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Sex allocation
Sex allocation is the apportioning of parental resources to male versus female offspring in a sexually reproducing species. Sex allocation theory assumes that natural selection favours parents thatExpand
The evolution of mutual ornamentation
There is good evidence that mutual ornaments can have a signal function in both sexes, and social status signalling is especially likely to be important, because competition over nonsexual resources is more balanced between the sexes than sexual competition. Expand
Extreme adaptive modification in sex ratio of the Seychelles warbler's eggs
It is shown that biased hatching sex ratios are caused by biased production and not by differential embryo mortality, and that unhelped breeding pairs on low-quality territories produce 77% sons, whereas unhelping pairs on high- quality territories produce 13% sons. Expand
Importance of habitat saturation and territory quality for evolution of cooperative breeding in the Seychelles warbler
Habitat saturation and territory quality are both involved in the evolution of cooperative breeding, and the results support the 'benefits of philopatry,5,6 hypothesis, which emphasizes the lifetime inclusive fitness benefits from staying at home. Expand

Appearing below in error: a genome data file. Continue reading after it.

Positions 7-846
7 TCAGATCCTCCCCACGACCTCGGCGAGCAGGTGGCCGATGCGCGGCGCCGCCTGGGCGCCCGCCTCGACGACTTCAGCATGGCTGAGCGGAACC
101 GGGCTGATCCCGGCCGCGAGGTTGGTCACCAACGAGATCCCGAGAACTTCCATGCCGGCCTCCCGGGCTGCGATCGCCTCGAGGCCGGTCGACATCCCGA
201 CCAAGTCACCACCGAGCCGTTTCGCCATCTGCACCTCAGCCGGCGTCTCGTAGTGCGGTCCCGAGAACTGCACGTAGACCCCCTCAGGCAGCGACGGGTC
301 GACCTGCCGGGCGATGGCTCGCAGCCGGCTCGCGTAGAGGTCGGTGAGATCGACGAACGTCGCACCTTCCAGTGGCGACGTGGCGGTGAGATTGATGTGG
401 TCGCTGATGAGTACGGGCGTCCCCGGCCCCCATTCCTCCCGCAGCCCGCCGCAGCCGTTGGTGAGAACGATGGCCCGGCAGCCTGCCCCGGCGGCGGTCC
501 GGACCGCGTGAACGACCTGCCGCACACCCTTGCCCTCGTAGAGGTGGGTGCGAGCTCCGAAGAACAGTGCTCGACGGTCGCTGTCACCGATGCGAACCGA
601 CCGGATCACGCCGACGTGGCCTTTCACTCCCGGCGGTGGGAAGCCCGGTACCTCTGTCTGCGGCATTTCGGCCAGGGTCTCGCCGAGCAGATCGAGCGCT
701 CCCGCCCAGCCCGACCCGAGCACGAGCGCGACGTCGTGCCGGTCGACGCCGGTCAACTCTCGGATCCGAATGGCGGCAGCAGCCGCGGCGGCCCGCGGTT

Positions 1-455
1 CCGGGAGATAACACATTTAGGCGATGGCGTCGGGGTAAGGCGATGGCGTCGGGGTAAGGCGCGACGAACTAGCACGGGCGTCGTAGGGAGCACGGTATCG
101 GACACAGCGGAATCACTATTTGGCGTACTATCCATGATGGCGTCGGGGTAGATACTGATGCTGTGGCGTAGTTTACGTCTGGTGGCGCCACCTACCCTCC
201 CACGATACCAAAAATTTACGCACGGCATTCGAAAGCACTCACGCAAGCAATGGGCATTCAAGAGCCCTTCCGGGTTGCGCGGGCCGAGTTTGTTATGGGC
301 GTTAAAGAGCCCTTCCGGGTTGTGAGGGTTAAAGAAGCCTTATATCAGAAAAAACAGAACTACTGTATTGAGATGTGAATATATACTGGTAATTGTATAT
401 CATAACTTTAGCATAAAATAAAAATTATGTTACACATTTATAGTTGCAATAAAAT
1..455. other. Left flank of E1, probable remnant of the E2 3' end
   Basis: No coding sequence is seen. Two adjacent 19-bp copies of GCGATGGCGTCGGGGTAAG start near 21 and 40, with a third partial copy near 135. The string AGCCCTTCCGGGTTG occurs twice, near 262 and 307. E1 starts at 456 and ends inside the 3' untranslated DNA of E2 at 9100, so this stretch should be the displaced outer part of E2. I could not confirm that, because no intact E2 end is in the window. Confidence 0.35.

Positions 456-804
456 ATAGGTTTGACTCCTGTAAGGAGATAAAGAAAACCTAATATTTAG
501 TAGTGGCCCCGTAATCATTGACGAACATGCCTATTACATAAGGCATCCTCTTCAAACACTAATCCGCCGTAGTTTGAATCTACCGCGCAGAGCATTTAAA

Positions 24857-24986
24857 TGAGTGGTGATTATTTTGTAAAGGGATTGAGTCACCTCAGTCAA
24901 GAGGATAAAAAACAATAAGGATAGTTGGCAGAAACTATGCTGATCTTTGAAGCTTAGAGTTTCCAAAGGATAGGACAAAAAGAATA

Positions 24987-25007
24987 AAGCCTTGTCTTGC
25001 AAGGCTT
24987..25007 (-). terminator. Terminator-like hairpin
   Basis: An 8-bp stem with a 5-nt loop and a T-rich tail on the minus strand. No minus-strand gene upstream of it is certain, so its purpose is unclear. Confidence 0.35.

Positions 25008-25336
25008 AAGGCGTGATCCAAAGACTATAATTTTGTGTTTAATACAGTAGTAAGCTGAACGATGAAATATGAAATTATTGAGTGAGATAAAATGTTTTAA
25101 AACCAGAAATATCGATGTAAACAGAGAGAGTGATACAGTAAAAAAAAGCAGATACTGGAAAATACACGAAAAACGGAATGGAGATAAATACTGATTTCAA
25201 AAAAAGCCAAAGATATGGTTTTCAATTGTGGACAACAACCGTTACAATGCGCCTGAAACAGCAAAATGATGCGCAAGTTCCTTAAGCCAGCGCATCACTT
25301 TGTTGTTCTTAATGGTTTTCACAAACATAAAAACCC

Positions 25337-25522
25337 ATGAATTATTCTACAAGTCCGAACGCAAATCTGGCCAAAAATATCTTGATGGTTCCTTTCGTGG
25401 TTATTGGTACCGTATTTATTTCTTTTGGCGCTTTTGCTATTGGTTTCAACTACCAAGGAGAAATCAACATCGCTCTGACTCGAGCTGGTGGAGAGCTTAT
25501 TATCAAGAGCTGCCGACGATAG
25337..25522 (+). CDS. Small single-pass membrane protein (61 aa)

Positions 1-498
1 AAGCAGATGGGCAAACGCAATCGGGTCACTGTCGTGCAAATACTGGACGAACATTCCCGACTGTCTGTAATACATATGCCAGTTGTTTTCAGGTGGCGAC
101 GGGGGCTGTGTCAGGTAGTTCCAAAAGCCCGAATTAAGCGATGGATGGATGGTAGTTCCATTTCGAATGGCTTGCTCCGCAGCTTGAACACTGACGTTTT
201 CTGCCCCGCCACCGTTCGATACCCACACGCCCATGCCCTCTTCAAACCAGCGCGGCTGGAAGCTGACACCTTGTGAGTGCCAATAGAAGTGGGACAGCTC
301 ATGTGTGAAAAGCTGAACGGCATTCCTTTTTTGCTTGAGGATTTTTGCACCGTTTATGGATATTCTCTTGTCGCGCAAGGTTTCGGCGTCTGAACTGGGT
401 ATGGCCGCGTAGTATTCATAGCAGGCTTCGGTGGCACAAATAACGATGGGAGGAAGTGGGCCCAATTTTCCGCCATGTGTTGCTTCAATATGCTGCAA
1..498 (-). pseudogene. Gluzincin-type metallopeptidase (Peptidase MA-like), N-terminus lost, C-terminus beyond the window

Ecological constraints, life history traits and the evolution of cooperative breeding
It is suggested that to identify the key differences between cooperative and noncooperative species, a broad constraints hypothesis that incorporates ecological and life history traits in a single measure of 'turnover of breeding opportunities' may provide the most promising avenue for future comparative studies. Expand
Parentage assignment and extra‐group paternity in a cooperative breeder: the Seychelles warbler (Acrocephalus sechellensis)
Parentage analyses showed that subordinate ‘helper’ females as well as the dominant ‘primary” females laid eggs in communal nests, indicating that the Seychelles warbler has an intermediate level of female reproductive skew, in between the alternative extremes of helper‐at‐the‐nest and joint nesting systems. Expand
Green nesting material has a function in mate attraction in the European starling
Experimental evidence that males use green plant material to attract mates is found, and removal of greenery resulted in a significantly lower percentage of nestboxes containing a clutch than the control or addition treatment. Expand
Inclusive fitness theory and eusociality
It is argued that inclusive fitness theory has been of little value in explained the natural world, and that it has led to negligible progress in explaining the evolution of eusociality, but these arguments are based upon a misunderstanding of evolutionary theory and a misrepresentation of the empirical literature. Expand
Low-frequency songs lose their potency in noisy urban conditions
It is experimentally shown that urban noise conditions impair male–female communication and that signal efficiency depends on song frequency in the presence of noise, and that low-frequency songs by males are related to female fertility as well as sexual fidelity. Expand